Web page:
As has already been explained, a surface layer in accordance with the invention has more or less isolated phases which correspondingly form spatially more or less isolated regions made of copper. These copper deposits form relatively soft regions, i.e. regions with a low degree of hardness, in the otherwise relatively hard iron-containing layer. This means that the surface layer has copper deposits which can form a copper matrix. The hardness of these regions out of or with copper can in this arrangement amount to between 80 HV and 200 HV for example, with HV meaning Vickers hardness as usual, and preferably amount to approximately 100 HV, whereas in regions outside the copper deposits, the iron-containing layer can have a hardness between 300 HV and 500 HV, preferably a hardness of approximately 400 HV.
In this arrangement the copper deposits in an iron-containing layer not only result in a considerable improvement in the sliding characteristics, with both dry lubrication but also with lubrication between two bearing parts, which is effected by a lubricant, but also increase the working life of a bearing, the bearing parts of which cooperate in bearing contact. Since the regions which contain the copper deposits have a relatively low hardness, in other words are relatively soft, they can accommodate particularly hard foreign bodies which enter between the bearing parts of the bearing, in that the foreign bodies are pushed into the regions with the copper deposits, so that the surfaces of the bearing parts are protected from damage by the hard foreign bodies. This means that the copper deposits filter out the hard foreign bodies; i.e. the foreign bodies are stored permanently in the copper-containing deposits.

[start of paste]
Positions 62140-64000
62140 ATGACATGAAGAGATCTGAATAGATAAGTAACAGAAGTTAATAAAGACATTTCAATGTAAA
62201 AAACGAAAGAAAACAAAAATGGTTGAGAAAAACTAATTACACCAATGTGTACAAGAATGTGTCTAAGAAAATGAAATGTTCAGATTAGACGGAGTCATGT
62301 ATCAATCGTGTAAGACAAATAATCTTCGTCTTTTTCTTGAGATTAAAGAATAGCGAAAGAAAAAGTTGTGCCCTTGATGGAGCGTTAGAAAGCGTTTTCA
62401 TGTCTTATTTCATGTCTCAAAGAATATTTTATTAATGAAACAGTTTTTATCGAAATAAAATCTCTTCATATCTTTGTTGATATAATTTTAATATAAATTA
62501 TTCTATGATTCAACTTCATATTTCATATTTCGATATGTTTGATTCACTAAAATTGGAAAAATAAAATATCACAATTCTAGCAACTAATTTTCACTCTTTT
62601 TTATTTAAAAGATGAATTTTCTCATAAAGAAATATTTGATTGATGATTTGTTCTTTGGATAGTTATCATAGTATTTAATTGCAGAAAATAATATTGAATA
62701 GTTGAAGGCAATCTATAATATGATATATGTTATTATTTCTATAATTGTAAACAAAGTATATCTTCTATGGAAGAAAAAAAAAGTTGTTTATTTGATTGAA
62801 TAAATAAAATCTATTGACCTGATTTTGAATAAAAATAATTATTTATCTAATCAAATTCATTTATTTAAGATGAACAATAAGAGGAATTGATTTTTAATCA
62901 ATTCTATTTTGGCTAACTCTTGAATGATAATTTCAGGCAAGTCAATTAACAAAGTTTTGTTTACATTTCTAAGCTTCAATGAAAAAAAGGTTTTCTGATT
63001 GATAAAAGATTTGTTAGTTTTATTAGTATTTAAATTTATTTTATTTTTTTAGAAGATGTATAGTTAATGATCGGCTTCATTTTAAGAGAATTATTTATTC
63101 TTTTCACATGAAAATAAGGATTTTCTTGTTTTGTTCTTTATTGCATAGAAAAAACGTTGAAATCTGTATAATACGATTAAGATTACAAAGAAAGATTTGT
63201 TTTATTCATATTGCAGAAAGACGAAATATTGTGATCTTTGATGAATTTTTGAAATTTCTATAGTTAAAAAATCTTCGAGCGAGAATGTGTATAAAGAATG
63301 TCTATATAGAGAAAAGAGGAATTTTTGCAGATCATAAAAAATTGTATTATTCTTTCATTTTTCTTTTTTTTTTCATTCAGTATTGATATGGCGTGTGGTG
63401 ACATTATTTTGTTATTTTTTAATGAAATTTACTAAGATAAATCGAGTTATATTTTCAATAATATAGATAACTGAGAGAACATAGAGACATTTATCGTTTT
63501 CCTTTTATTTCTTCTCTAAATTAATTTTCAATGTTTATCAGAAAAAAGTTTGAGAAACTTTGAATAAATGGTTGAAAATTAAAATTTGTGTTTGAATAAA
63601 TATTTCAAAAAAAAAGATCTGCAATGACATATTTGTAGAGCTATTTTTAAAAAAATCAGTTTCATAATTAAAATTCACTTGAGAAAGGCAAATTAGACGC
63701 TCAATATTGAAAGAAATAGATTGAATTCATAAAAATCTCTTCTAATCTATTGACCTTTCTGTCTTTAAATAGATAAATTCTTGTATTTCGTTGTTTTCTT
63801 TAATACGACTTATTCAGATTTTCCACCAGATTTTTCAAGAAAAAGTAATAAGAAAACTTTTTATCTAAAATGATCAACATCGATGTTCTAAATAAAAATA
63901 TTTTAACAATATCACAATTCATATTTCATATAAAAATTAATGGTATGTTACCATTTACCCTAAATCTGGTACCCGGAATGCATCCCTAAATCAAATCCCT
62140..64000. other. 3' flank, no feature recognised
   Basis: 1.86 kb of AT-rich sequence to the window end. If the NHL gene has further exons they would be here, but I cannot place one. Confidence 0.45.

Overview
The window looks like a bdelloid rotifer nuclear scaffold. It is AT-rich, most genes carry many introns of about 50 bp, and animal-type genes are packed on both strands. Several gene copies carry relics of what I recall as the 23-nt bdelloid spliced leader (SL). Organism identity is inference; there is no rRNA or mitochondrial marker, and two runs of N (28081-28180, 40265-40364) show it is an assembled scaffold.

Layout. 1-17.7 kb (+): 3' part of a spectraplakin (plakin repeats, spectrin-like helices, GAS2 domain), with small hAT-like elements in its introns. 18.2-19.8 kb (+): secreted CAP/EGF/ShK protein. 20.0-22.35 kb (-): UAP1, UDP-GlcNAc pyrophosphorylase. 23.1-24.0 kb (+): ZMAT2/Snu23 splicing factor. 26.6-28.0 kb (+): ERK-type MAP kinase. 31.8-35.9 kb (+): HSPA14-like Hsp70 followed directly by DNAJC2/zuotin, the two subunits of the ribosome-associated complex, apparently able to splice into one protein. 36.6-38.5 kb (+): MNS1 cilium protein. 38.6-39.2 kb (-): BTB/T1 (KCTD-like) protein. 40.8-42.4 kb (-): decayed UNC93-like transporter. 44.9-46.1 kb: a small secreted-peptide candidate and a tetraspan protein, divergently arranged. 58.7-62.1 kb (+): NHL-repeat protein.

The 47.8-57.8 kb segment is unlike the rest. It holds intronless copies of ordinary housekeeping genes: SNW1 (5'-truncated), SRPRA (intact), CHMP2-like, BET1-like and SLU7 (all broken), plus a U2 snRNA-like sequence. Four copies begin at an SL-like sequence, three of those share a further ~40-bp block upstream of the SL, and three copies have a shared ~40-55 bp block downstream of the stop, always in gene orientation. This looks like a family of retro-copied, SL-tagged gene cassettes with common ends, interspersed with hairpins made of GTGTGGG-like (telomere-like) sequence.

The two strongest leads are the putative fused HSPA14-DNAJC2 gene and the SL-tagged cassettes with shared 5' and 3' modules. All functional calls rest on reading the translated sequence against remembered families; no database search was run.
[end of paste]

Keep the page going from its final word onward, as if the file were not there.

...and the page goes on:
Thus, by way of example, the surface layer of a wet lubricated bearing is particularly advantageously a surface layer made in accordance with the invention. Bearings such as these are as a rule lubricated using a lubricating oil which can contain contaminants of all kinds, such as abrasives for example, which can occur at the most diverse locations in the engine. Corresponding filter devices are often provided, such as the oil filter in a gasoline or diesel engine of a motor vehicle for example; however, only particles from a particular size upwards can be effectively filtered out of the lubricant using these. Smaller particles in the micron range are either not filtered out, or are only filtered out insufficiently, so that they end up between the parts of the bearing which are in bearing contact with each other and can in the long run lead to damage of this bearing. However if the corresponding surfaces are provided with a surface layer in accordance with the invention, the damaging contaminants are stored in the soft copper deposits of the surface layer in operation of the bearing, so that the surfaces which are in bearing contact are not damaged any more by the contaminants, in other words the dirt particles or the foreign bodies.